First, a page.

Physical Poetry technique highly relies on its benefits. I have adjusted the common PNF stretching through the years to better assist physical performers' reality and challenges. It delivers the best results when combined with an active flexibility action as explained in the following clinical study: Proprioceptive neuromuscular facilitation stretching : mechanisms and clinical implications

‘PNF stretching is positioned in the literature as the most effective stretching technique when the aim is to increase the range of motion (ROM), particularly for short-term changes in ROM. With due consideration of the heterogeneity across the applied PNF stretching research, a summary of the findings suggests that an 'active' PNF stretching technique achieves the greatest gains in ROM, e.g. utilising a shortening contraction of the opposing muscle to place the target muscle on stretch, followed by a static contraction of the target muscle’.  

PNF training is most practical with a partner, but there are great alternatives if one is doing it solo (see picture below).

Most PNF stretching techniques are limited to isometric contraction of the agonist muscles (push). Some also apply isometric contraction of the antagonist muscle (hold), contracting the opposite muscle group of those initially contracted and pulled. Regardless of the technique, you must relax the muscles for 10 to 20 seconds at the end of a cycle. I found it counterproductive to get out of the position entirely; therefore, I only release the stretch slightly, and that way, I am ready faster for the next round while giving my muscles a necessary break.

‘Active’ Physical Poetry PNF

Active PNF stretching

  1. Get into stretching position for 10 seconds.
  2. Push against resistance for 10 seconds.
  3. Stretch (passive) the muscle group you just contracted for 10 seconds.
  4. Hold without assistance (active) for 10 seconds using the opposite muscle group.
  5. Repeat action #2 (push).
  6. Repeat action #3 (stretch).
  7. Relax for 10 seconds (20 if you are a beginner and need to acclimatise).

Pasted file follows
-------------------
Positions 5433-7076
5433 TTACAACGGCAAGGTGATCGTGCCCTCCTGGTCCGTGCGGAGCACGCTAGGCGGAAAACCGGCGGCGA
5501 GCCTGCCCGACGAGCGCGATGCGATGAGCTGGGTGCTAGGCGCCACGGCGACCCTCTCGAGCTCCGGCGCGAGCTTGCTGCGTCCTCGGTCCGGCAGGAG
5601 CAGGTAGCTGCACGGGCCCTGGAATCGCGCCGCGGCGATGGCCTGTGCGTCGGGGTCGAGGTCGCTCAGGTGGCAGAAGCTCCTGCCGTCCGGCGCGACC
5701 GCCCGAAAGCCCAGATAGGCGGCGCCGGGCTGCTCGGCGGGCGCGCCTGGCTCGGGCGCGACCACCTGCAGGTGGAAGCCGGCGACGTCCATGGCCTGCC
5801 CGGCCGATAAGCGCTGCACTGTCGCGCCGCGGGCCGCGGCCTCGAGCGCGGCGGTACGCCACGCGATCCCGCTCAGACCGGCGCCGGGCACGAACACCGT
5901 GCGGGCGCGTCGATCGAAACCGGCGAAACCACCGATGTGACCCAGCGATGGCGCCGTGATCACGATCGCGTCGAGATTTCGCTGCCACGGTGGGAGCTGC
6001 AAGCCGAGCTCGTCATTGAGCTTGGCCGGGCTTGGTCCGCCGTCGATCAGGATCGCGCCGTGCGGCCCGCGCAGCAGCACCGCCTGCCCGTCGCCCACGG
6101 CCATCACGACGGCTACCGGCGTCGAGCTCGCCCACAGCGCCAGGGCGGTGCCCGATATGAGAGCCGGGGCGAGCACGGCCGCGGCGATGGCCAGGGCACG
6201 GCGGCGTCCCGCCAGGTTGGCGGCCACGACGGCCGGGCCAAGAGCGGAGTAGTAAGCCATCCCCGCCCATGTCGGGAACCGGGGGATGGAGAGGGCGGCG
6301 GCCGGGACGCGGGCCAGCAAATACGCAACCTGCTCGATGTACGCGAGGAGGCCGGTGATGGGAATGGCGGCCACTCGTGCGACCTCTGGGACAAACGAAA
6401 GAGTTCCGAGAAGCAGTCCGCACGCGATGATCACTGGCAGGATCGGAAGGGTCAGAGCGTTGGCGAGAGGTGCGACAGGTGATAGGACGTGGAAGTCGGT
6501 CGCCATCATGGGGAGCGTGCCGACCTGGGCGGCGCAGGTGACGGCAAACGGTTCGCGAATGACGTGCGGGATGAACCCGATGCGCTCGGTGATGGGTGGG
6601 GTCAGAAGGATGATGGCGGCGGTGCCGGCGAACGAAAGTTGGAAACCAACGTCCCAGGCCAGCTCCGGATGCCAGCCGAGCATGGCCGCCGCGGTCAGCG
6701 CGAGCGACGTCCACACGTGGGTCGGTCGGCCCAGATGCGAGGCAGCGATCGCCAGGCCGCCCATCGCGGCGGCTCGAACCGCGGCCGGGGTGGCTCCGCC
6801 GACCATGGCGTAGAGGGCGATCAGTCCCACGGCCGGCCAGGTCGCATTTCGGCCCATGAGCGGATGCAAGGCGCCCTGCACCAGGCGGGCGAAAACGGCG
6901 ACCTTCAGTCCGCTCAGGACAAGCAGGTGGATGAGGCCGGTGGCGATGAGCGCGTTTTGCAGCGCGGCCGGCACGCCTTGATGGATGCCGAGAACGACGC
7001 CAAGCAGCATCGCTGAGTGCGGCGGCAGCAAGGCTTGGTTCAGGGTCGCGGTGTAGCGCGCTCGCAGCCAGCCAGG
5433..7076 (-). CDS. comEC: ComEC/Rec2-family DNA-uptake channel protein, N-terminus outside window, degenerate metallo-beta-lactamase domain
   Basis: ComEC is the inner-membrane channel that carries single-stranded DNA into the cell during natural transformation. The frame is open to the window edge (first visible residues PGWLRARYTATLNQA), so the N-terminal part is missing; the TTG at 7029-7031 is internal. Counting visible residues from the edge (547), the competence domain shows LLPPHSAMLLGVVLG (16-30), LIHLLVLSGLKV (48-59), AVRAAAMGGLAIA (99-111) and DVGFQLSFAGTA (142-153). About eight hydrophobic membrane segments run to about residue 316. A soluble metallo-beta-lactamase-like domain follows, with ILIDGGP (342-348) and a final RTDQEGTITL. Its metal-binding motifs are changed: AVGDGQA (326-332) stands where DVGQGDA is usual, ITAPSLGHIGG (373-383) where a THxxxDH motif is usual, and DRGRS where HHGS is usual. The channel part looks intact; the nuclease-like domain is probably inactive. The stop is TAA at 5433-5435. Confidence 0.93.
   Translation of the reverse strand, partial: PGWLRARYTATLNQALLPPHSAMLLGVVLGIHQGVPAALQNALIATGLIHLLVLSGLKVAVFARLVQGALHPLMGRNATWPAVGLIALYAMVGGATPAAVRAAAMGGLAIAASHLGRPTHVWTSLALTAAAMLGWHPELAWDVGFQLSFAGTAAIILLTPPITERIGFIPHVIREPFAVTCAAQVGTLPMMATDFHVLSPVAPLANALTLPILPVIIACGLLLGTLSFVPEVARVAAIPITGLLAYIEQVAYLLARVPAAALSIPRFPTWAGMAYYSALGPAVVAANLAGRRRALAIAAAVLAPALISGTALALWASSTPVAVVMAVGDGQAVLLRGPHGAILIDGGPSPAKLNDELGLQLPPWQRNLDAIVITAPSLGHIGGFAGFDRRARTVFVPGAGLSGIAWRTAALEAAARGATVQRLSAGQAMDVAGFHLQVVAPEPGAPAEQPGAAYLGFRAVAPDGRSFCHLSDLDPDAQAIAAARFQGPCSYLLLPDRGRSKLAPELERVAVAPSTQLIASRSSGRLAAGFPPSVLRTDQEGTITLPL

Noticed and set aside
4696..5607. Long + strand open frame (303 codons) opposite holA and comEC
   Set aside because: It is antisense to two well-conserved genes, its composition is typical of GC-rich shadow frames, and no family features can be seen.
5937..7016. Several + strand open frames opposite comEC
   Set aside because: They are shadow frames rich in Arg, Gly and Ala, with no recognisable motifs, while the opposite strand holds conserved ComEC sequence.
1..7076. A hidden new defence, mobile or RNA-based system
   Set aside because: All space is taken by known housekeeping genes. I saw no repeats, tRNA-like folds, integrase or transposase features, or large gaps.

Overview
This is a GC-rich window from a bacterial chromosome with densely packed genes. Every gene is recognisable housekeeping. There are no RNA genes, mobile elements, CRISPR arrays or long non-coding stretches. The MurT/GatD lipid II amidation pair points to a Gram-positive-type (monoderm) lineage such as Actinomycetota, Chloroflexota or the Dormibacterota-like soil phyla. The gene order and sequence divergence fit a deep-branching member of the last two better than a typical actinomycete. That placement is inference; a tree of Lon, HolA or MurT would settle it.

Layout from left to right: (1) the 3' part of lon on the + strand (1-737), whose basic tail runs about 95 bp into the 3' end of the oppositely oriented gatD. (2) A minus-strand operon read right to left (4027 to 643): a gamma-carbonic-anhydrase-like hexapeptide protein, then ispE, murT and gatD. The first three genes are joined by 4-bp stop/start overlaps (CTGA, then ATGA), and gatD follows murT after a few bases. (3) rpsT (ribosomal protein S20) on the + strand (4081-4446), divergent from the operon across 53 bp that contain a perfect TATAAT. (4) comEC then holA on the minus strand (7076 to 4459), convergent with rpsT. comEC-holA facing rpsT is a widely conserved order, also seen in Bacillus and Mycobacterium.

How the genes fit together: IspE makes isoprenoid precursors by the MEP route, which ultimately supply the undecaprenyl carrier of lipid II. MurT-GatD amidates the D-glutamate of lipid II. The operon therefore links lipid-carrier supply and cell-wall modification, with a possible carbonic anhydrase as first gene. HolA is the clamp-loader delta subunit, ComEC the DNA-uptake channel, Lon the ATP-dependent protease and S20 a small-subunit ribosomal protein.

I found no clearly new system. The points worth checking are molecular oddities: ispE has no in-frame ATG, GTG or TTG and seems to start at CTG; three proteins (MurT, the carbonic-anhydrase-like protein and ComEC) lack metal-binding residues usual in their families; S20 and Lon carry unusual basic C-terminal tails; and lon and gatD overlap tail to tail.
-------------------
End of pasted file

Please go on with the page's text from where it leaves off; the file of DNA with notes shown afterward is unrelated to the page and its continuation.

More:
Repeat the cycle 3 times for each given area.

The science behind PNF stretching

As mentioned above, during an isometric stretch, when the muscle performing the isometric contraction is relaxed, it retains its ability to stretch beyond its initial maximum length. PNF also uses that sweet spot of vulnerability—caused by the lengthening reaction—and profit from this increased range of motion by immediately subjecting the contracted muscle to a passive stretch.

We now know that the isometric contraction of the stretched muscle (agonist) accomplishes several things and helps prepare the muscle spindle stretch receptors to accept a more significant stretch. During the opposite muscle contraction (hold action—antagonist muscles activated), many fast-twitch fibres of the contracting muscles become fatigued and create additional relaxation of the primary stretched muscle group. As a result, the muscles are further inhibited from contracting against a subsequent stretch that could occur post-voluntary contraction. Hence the validity of the added antagonist contraction (active hold) that characterises the Physical Poetry method.

I practice this stretching technique to gain flexibility. I use simple passive stretching for rehabilitation or cool down. Stretching to increase flexibility should not be relaxing; it should be a committed practice that is highly energy-consuming. When performing a PNF, you must focus on the action and rely on your body's feedback: do not apply resistance if your extended hamstring is 'screaming' in pain.

Although I tried to summarise the essential facts, I am aware this is a lot of information. Let me know if you would like me to give more examples in a future newsletter or if there are any points you’d like to be clarified.

*This document is not a substitute for medical advice. You are responsible for your health. Consult a health care professional before using any of the techniques in this document.